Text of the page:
Pet safety tips for the winter months
Extreme weather challenges much of what we do, and caring for pets is no exception. Here are tips for pet care in the colder winter months, compiled by Martha's Vineyard Emergency Management directors and the Massachusetts Emergency Management Association.
*Do not leave your pet outdoors when temperatures drop below freezing. Dogs need outdoor exercise, but take care not to leave them outdoors for lengthy periods of time during very cold weather. Pets that are mostly indoors need time to adapt to cold temperatures by building up a thicker coat and toughening their footpads for ice and snow. Short-haired dogs may feel more comfortable wearing a sweater during long walks. Dogs and cats are safer indoors during all sorts of extreme weather.
*Care of your pet's feet: If your pet walks on salted or chemically treated areas, be sure to wash its paws after your walk. Gently rub the bottom of the feet to remove these irritants as soon as your dog is off the road. If your dog frequently lifts up its paws, whines, or stops during walks, it may be demonstrating that its feet are uncomfortably cold.
*Wind chill is a threat to pets, even those protected by shelters. Outdoor dogs must be protected by a dry, draft-free doghouse that is large enough to allow the dog to both sit and lie down comfortably, but small enough to retain body heat. The floor should be elevated a few inches off the ground and covered with cedar shavings or straw. The entrance of the doghouse should be turned to face away from prevailing winds, and the entrance should be covered with a flap of heavy waterproof fabric or heavy plastic.
*Pets that spend a greater amount of time outdoors in the winter need more food. Maintaining warmth depletes energy. Routinely check your pet's water dish to ensure the water is fresh and not frozen. To prevent your pet's tongue from freezing to its feeding or drinking bowl, plastic bowls, rather than metal, are preferred.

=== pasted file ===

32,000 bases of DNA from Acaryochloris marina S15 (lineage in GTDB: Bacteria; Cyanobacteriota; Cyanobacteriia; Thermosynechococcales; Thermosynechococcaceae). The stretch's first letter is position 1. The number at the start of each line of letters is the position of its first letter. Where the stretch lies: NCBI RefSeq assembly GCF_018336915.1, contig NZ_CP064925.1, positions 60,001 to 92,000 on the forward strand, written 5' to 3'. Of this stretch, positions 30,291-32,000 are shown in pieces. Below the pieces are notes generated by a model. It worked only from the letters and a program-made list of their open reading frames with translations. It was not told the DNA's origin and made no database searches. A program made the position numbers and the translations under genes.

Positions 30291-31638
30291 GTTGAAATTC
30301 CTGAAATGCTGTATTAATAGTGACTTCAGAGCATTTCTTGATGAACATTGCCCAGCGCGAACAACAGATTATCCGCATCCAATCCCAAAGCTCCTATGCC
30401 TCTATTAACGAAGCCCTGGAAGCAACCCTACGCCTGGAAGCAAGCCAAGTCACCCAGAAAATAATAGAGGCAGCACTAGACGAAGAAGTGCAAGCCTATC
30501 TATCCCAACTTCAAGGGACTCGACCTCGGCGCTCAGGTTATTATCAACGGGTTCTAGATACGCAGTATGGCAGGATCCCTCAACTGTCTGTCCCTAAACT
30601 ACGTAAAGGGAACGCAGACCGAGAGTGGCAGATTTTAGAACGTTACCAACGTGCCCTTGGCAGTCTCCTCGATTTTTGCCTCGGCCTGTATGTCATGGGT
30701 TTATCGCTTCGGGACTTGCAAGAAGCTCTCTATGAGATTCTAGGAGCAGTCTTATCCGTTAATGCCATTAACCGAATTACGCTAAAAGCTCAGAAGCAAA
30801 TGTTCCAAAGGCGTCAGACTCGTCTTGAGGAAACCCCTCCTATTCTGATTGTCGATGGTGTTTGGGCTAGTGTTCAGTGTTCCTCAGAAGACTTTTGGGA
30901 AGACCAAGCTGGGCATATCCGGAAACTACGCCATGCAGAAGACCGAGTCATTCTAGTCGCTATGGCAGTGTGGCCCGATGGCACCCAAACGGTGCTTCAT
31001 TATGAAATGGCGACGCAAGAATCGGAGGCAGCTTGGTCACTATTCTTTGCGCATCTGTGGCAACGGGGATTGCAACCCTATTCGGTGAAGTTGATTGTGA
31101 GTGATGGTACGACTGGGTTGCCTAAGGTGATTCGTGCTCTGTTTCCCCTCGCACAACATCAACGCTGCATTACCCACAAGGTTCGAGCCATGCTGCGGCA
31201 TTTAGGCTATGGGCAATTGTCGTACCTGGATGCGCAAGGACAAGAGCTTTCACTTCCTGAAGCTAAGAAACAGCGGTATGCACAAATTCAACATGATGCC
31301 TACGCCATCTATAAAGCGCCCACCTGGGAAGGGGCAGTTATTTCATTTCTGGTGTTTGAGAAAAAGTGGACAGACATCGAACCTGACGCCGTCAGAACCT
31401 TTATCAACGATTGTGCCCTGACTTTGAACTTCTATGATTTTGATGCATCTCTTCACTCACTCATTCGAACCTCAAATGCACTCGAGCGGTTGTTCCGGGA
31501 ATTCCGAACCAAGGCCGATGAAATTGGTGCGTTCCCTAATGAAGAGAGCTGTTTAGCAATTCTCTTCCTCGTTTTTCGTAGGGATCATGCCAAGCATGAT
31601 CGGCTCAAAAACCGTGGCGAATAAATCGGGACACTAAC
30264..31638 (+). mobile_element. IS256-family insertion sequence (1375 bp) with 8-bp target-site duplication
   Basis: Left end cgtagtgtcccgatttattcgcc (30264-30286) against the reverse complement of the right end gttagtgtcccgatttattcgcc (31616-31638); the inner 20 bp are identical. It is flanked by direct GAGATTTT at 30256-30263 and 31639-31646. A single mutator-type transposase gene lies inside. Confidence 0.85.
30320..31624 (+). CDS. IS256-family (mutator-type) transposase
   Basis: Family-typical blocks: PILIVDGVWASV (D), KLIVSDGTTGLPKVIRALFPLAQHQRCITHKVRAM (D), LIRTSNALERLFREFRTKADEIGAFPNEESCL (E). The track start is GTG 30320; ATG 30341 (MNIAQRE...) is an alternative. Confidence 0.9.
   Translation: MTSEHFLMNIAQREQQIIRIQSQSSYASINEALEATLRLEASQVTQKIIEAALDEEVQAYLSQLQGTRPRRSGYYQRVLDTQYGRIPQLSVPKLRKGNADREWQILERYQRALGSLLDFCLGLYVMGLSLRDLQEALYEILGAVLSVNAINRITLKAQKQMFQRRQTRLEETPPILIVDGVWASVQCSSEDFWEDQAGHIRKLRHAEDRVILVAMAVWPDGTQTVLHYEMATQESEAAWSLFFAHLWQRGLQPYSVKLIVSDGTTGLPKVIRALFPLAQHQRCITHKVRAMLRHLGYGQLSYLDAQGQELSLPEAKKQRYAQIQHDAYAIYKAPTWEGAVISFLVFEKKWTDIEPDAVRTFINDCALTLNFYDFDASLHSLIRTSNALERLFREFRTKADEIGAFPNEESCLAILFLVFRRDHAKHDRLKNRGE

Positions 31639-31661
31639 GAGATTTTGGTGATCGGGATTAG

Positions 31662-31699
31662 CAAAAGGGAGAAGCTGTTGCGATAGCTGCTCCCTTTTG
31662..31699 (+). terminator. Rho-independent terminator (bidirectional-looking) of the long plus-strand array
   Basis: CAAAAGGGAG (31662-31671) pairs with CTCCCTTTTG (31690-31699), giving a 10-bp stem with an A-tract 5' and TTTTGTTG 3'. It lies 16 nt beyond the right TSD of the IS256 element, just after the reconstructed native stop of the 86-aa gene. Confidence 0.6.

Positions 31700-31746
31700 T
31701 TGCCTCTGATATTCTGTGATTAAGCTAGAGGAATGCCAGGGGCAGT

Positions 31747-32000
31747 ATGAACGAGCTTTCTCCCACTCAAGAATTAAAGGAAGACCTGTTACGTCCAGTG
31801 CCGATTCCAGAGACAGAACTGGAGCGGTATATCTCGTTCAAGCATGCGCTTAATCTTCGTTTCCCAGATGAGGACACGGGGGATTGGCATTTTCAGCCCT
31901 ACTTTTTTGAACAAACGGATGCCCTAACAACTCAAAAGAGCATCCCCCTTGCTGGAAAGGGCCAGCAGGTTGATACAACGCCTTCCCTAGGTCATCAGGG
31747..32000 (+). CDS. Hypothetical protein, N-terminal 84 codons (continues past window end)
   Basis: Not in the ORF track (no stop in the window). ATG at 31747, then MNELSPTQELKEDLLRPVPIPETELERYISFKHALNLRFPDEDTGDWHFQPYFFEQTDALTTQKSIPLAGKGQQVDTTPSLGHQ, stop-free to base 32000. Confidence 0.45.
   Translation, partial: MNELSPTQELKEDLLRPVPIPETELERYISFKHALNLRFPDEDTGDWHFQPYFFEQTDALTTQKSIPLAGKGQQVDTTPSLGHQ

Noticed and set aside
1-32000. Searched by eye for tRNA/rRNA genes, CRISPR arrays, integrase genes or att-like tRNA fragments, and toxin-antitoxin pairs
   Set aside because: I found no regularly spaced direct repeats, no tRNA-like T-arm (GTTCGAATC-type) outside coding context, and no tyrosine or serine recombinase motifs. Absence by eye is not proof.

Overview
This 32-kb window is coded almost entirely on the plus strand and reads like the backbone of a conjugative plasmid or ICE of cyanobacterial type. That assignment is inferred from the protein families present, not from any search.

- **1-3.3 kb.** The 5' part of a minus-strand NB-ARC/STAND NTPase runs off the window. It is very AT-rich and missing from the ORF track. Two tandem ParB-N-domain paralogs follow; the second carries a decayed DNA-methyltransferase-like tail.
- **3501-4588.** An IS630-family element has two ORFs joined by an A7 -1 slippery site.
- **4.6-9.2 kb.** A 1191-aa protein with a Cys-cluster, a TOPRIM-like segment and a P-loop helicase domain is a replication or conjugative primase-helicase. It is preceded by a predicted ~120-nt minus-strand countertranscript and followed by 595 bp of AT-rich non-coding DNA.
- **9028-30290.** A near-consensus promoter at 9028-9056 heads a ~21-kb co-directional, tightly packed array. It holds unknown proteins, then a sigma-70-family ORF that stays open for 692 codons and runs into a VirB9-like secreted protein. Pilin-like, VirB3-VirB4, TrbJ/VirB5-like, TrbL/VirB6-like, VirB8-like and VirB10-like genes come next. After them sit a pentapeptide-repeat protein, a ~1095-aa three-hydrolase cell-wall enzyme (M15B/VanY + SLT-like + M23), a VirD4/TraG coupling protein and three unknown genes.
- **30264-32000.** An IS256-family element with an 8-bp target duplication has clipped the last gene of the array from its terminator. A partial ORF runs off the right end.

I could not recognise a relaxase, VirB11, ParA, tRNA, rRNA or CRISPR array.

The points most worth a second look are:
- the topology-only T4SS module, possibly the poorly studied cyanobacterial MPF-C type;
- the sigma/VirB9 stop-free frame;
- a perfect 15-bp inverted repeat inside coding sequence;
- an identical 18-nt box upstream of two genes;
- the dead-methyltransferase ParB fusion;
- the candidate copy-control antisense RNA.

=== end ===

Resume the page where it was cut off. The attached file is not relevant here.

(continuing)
*Never leave a pet locked inside a car during extremely cold weather. Cars can actually act like a refrigerator, holding in cold air, putting your pet at risk.
Be leery of frozen bodies of water. Always keep your pets on leashes when walking them near suspected frozen bodies of water. The ice may not be sturdy enough to support your pet. If a pet falls through the ice, do not attempt to rescue your pet yourself; call 911 or go for help.
*Antifreeze and de-icing chemicals can be extremely toxic when ingested by pets. Many types of antifreeze have a sweet taste that can attract animals. Always store antifreeze with tops securely tightened out of reach, and clean up even the smallest spills immediately. Call your veterinarian immediately if your pet has ingested antifreeze.
If you are alerted to a winter storm watch or warning, you should have these supplies on hand:
· Food: keep at least three days of food in an airtight waterproof container.
· Water: Store at least three days of water specifically for your pets, in addition to the water you need for yourself and your family.
· Medicines and medical records: Keep an extra supply of medicines your pet takes on a regular basis in a waterproof container. Have written instructions for all medications your pet takes. Have your pet's vaccinations and medical records up to date.
· Your pet should have a collar (or harness) with rabies tag and identification, with the pet's name, your name, and phone information. Microchipping your pet is recommended, should you have to evacuate with your pet.
· Crate or pet carrier: If you need to evacuate in an emergency situation, take your pets with you. You will be able to take your pet to an emergency shelter; pets will be housed in a separate area or facility than people. You will be responsible for your pet in the shelter. The exception is that service animals may be housed in the same shelter as their owners.
· A picture of you and your pet together: If you become separated from your pet during an emergency, this will help you document ownership and allow others to assist you in reunification with your pet.
· Dogs, cats, birds, and other small pet animals: Should you need to evacuate to a shelter, you will need to bring all food and supplies your pet will need.